IATF Headquarters, Dec 21
British and Canadian Military Medics arrive in Sierra Leone to join the fight against Ebola. Yesterday saw 100 military personnel from Britain and Canada join the Department for International Development led operation in Sierra Leone. The medical clinicians, Nurses, Lab technicians and doctors flew into Freetown, Sierra Leone where they will be based for the next 2-6 months. Many of the British personnel, including 15 reservists alongside their Canadian counterparts will head to the UK built Kerry Town Ebola Treatment Centre facility situated on the outskirts of the capital. The treatment staff will spend a period of 60 days working within the patient wards delivering frontline support to the confirmed and suspected patients that have been admitted to the 12 bed facility.Lt Col Gary O’Neil, Canadian Task Force Commander (Op SIRONA) said: “We are excited about coming on a humanitarian mission. We have been training hard and integrating well with the ‘Brits’, and now we are really looking forward to the mission ahead.”
Over the coming month these personnel will work closely with their predecessors to establish themselves and orientate themselves for their task. Handover training days and procedure practice will prepare them for the change over in early January. Building upon the training delivered at Strensall, York, the teams will acclimatize to the 35oC heat and new surroundings whilst handing over from the teams currently working at the treatment facility. Sgt Lance Cekill, said: “It was a relatively short flight from Britain to Freetown and it is great to finally get here. We have already made good friends with our Canadian colleagues and the team is looking forward to starting.”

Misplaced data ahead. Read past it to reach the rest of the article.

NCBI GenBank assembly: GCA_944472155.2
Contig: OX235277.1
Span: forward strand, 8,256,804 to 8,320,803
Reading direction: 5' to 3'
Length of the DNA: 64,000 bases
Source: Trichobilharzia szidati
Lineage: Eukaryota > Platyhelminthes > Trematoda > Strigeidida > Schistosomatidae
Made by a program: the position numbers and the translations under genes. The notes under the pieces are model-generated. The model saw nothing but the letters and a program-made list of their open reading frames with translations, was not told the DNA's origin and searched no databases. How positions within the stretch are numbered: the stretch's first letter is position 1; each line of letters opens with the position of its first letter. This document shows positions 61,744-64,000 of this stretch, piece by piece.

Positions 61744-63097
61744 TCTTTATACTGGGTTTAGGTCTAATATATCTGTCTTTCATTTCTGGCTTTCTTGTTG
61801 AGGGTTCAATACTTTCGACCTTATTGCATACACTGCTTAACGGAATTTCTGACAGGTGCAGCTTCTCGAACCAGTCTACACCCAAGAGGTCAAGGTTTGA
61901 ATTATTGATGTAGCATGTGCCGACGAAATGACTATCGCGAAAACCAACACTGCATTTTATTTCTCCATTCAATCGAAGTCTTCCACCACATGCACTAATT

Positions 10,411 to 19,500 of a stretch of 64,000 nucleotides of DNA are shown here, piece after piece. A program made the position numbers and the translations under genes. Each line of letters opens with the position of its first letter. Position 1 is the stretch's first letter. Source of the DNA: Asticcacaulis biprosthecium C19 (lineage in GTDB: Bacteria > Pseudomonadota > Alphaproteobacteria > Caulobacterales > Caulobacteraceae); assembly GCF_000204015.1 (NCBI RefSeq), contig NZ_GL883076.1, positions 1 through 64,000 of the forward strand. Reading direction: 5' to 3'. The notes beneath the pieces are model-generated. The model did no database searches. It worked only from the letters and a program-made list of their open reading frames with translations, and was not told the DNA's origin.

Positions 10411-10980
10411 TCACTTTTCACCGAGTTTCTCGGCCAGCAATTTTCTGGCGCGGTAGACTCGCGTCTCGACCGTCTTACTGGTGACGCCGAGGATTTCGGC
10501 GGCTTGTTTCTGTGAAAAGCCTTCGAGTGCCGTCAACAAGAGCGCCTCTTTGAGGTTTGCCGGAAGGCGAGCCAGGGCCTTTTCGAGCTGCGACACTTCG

The UK is leading the international response to the Ebola crisis in Sierra Leone by diagnosing and isolating Ebola cases more quickly, doubling the number of treatment beds, supporting burial teams and researching a vaccine.
Playing our part in halting the disease in West Africa is the most effective way of preventing Ebola infecting people in the UK.
We have already delivered hundreds of treatment and isolation beds, 3 new Ebola testing laboratories and we are working closely with Sierra Leone government to train and equip burial teams toensure safe burial practices.
ut as the disease continues to spread in Sierra Leone, it is clear that even more is needed. That is why we have opened 5 new treatment centers, increasing the number of beds and have opened 3 testing laboratories.
UK Response The UK has committed £232.5 million to the response in Sierra Leone. This includes:
Supporting over 880 treatment and isolation beds. This includes building 6 Ebola treatment centres in Kerry Town, Port Loko, Hastings, Makeni, Goderich and Moyamba.
Working with Public Health England, the Government of Sierra Leone and WHO to strengthen the overall laboratory system. This includes building, running and staffing three new labs in Sierra Leone, doubling the number of tests that can be carried out every day;